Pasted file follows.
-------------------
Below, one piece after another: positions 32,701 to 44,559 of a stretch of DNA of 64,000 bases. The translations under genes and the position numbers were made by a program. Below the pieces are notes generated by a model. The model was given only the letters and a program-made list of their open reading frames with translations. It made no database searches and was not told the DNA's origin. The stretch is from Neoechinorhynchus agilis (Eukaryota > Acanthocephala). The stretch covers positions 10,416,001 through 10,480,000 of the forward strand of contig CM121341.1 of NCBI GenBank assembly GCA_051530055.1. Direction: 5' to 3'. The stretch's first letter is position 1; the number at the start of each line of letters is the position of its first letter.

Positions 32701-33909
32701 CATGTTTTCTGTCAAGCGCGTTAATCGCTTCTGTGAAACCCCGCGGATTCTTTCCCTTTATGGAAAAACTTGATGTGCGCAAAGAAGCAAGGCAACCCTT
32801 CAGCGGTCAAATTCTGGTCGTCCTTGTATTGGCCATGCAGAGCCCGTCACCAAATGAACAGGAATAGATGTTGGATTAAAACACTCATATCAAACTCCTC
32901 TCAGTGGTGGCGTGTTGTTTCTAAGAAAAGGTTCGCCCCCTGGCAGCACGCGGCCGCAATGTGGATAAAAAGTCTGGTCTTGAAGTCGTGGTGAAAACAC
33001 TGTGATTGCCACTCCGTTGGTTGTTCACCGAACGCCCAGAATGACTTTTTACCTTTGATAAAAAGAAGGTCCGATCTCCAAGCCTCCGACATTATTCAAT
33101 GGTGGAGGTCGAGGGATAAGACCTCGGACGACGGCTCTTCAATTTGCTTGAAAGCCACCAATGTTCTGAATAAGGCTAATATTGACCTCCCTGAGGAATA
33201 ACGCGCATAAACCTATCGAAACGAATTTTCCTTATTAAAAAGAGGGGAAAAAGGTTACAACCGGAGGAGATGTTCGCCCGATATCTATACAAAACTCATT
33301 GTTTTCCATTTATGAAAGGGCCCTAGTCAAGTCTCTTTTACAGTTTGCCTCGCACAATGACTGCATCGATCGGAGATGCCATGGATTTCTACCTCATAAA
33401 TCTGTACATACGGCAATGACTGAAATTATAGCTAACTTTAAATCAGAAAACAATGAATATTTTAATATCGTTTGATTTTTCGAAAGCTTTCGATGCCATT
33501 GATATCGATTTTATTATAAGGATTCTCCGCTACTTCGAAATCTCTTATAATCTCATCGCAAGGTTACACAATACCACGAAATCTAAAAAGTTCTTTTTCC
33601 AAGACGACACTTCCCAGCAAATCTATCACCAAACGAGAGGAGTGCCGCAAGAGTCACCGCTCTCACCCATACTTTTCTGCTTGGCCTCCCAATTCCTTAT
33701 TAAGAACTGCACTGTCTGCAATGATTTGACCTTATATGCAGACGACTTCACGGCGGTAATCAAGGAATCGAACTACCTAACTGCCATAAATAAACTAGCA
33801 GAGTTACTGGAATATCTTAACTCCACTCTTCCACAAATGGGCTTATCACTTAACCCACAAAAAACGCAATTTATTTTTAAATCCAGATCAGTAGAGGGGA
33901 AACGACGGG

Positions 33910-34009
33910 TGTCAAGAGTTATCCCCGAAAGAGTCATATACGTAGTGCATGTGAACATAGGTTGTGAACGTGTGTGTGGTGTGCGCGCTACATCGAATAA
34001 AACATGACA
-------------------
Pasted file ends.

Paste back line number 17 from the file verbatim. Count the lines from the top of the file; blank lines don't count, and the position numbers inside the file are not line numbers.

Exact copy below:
33910 TGTCAAGAGTTATCCCCGAAAGAGTCATATACGTAGTGCATGTGAACATAGGTTGTGAACGTGTGTGTGGTGTGCGCGCTACATCGAATAA